In general, I’m remembering how much I truly enjoyed writing software.
Which, getting back to figuring out what I’m passionate about, should tell me that even though I write great documents, I don’t want work that’s just about writing documents. I want work where I get to write code.
When I was a kid, I thought I’d be a novelist when I grew up. I was very sure of that. In college I instead became very sure that I would be a university professor, an anthropologist. My friend Nitzan and I would start a new school of thought, neo-structuralism. It would be all the rage. We would be incomprehensible and profound.
I ended up writing code because Max thought I’d like it. I don’t think he thought I’d end up a software developer. Who knows what it means to end up anything, anyway, these days, when everyone tells us to be flexible and expect to have a dozen different careers in our lives. What does ‘career’ even mean in those circumstances? Actually, what did career ever mean? Max’s father says that the whole concept of a career, as we think of it, was invented in the 70s to get more unpaid work out of white-collar employees. It’s not enough to put in our hours at the office – we also have to advance our careers. We do this not just by putting in extra hours, but by having an advertorial online presence. We have to brand ourselves and then sell sell sell. I resent this. Working on a SafeForWork blog, building my online brand, networking… there are so many things I’d really rather do with my time. And yet.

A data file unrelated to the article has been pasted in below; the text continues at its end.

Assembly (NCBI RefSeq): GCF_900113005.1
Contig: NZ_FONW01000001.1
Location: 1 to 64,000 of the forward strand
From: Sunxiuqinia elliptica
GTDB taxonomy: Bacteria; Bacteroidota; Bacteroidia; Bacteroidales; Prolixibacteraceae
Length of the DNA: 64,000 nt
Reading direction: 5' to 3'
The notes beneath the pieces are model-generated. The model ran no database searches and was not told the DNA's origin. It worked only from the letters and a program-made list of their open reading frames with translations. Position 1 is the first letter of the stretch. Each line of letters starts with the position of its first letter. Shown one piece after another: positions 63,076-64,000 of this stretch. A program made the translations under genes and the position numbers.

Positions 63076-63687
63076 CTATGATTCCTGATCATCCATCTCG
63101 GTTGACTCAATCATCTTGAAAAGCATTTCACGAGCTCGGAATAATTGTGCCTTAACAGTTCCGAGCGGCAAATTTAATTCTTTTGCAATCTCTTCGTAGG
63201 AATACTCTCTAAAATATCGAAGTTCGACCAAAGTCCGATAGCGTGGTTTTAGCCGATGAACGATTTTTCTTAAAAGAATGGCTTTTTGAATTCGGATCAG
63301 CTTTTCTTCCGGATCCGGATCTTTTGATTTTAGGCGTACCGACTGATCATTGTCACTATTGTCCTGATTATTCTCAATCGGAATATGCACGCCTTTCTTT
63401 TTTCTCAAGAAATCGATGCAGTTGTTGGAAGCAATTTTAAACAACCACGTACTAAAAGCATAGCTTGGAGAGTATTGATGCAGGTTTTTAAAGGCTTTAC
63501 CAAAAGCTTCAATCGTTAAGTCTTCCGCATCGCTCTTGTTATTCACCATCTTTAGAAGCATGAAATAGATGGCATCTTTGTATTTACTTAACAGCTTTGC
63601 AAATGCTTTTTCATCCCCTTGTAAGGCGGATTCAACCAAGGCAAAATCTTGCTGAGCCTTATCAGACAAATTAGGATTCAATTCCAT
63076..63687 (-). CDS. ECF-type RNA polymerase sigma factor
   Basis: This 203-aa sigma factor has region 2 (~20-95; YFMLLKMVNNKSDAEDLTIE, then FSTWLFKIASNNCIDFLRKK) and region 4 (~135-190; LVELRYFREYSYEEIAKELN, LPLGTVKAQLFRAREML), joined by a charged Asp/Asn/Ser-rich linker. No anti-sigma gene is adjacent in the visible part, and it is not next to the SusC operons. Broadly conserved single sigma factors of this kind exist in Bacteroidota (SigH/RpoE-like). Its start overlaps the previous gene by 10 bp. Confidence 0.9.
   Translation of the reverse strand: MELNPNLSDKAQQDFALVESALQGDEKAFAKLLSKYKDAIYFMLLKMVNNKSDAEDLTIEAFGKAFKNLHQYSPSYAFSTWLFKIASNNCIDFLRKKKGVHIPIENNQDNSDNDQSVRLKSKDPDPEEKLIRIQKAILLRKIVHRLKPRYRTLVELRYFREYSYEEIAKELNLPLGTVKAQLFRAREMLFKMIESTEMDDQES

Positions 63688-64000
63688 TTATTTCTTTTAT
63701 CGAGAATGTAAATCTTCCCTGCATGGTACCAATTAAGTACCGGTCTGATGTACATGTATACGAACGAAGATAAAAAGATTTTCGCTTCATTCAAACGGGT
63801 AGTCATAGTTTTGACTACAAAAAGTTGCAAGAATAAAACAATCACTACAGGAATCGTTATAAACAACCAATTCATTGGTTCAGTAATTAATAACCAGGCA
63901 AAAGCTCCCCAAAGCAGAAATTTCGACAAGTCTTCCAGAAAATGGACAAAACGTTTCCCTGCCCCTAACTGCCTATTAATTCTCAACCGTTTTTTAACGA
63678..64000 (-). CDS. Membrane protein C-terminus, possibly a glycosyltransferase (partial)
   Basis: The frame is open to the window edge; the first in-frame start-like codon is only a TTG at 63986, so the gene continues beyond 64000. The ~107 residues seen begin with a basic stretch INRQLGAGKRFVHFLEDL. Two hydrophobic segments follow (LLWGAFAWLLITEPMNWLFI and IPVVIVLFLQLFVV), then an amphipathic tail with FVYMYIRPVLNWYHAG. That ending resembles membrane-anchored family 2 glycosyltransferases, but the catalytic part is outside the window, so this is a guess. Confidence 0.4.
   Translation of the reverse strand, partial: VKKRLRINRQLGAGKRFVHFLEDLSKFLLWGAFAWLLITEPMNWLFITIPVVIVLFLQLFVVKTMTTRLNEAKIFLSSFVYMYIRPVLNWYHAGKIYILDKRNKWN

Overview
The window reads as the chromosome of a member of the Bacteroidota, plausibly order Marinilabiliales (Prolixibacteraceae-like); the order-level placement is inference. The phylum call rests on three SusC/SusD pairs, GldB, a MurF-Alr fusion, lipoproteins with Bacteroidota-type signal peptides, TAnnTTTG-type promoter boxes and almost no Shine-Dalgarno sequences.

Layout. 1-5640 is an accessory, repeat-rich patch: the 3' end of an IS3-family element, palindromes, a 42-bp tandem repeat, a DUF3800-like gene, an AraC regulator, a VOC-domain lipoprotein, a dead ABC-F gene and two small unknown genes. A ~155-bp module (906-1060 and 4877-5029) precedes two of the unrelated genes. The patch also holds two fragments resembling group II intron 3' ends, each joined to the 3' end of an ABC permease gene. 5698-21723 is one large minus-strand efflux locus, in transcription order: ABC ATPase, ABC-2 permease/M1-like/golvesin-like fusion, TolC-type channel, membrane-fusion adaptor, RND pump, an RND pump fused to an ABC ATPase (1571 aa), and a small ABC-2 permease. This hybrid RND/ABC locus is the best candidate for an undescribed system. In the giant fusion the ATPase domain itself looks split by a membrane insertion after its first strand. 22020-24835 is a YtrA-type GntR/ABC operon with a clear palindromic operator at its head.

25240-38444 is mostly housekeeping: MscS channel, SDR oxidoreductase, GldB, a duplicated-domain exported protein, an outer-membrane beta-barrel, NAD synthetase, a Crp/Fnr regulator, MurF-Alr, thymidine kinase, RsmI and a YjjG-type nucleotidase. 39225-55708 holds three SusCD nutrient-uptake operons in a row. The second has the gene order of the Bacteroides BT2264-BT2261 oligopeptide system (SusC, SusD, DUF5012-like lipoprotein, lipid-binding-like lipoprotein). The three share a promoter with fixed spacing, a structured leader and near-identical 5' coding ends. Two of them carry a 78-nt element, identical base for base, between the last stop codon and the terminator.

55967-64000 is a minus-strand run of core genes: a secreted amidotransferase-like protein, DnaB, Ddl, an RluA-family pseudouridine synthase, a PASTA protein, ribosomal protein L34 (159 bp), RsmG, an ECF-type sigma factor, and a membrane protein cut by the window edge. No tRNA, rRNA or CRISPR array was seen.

One must have money.
So I consider my brand. I consider Max’s brand. I think about what **our** brand would be, the secret that would make hiring us, as more than two minds (a *bit* more, you see), attractive.
When I figure it out, I’ll be sure to let you know.
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As mentioned before, tests offer proof that you’ve done a good job. Your tests become your own personal QA assistant. If you code your tests correctly, at any point in development, you will know: